One could question the reasoning for this, but fundamentally, they've modified things sufficiently that their firmware is a different animal. Punting to OpenWrt for the 'advanced features' is not really appropriate, IMO, insofar as they are a commercial/for-profit company asking an open source project with a volunteer community to support for layering complex advanced features on top of their black box firmware. They're certainly not paying our volunteers to support their product, and they don't contribute back to the OpenWrt project, so they're kinda just pasing the buck here, if they really do 'defer' to OpenWrt.

They made modifications that give you a monolithic firmware with some things that are indeed easier for a beginner to use. However, this type of tradeoff is often at the expense of flexibility. The simple bass and treble controls on a basic stereo or speaker system are easy to understand and easy to use, but they will not allow you the tunability of a full multi-band parametric equalizer.

The basics of OpenWrt are actually not that hard to learn -- they're only marginally more complex than most decent vendor firmware options. The complexity comes with how you might then implement advanced features (which are notably missing from many consumer grade vendor firmware offerings, even if they're actually operating under the hood). For things like the travel context, there is the travelmate package which is fantastic and makes things much easier, including auto-start for VPNs an other cool integrations.

We do honestly hope that this forum is welcoming and friendly and helpful. It is a fine line, though, for how much support can practically be offered forks that materially change some underlying methods and behaviors in unknown ways, especially when that support shoudl be provided by the for-profit company that originated these changes.

If you move to the official OpenWrt firmware (hosted here at openwrt.org), you'll be able to get much better help because the firmware is a known quanitty.

From a rather simple question as a newcomer, followed up with what i thought as a cheerful way of getting an answer, but still without getting a direct one in the end. Instead, it's getting further away from what i am seeking in the first place.

So, i regretfully say good bye to the forum.

I apologize nobody actually answered your inquiry:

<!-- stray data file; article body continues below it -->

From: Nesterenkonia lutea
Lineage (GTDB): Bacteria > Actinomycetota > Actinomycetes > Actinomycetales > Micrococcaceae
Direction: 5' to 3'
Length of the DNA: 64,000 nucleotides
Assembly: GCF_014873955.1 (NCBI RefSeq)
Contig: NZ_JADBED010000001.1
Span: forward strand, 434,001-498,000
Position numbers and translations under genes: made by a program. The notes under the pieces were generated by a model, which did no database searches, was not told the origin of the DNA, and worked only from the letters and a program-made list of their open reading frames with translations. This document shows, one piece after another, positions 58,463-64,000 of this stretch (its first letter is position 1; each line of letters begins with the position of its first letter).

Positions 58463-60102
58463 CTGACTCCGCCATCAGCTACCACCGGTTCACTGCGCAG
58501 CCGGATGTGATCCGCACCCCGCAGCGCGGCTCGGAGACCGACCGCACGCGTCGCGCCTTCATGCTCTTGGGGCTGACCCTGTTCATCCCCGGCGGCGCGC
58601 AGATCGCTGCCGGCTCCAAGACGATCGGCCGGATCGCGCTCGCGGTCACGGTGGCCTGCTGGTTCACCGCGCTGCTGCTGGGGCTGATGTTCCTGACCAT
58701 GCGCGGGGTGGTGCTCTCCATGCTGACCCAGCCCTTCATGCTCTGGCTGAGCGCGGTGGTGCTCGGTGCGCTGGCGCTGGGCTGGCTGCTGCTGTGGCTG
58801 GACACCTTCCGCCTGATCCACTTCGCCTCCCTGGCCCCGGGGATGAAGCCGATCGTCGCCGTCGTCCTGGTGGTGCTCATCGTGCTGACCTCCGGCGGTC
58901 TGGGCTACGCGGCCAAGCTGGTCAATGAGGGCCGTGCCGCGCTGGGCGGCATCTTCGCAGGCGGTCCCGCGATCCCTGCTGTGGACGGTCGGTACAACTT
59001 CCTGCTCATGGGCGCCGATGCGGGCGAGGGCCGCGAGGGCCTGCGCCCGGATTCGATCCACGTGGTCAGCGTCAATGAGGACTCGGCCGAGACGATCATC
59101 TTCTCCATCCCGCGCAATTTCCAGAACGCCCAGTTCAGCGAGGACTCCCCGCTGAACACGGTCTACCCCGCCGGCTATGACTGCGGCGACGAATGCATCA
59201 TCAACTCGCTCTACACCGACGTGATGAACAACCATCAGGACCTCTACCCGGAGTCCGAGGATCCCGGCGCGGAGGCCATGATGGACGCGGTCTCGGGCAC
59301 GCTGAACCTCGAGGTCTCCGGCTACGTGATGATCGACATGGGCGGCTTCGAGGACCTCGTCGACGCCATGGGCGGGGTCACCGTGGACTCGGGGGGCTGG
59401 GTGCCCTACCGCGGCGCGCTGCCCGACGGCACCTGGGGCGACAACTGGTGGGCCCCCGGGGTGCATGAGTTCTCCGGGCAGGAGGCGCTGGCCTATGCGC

1. change LAN firewall to Drop
  2. manually make rules to Allow things like DNS requests, DHCP queries, etc.
  • Change the bind port in /etc/config/uhttpd to 22212
  • You'll need a separate ports for HTTP and HTTPS
  • Make a firewall rule that only allows input to 22212/tcp and the other port you choose

first of 21.05.x was a typo. should have been 21.02.05 .. anyhow, I very well understand the security concerns you are trying so hard to highlight. my comment is not about GL-iNet mods.

I personally have a valid reason to stick to 21.02.07 because I am using MWAN3 to route traffic to different WANS based on Iipsets. this doesn't work on 22.03.00 and on because they use FW4 instead.

I am not familiar with NFtables so I have to use 21.02.07 though I don't like to be using older firmware/OS. unless someone could point me in the right direction to get the same functionality using nftables,

people have reasons whether you like it or not. whether it is justifiable or not. one's negligence or reluctance to update is something than you are left with no other options or lack knowledge.

my IT expertise is into a different field and I am not a programmer to tinker.

In case you haven't already seen it, https://github.com/openwrt/packages/issues/16818 might be of interest; it looks as if the issue is known and solutions are being contemplated. Doesn't look like there is a solution yet, though.

https://openwrt.org/docs/guide-user/network/wan/multiwan/mwan3 suggests that some sort of iptables/nftables compatibility layer might be a possible interim workaround.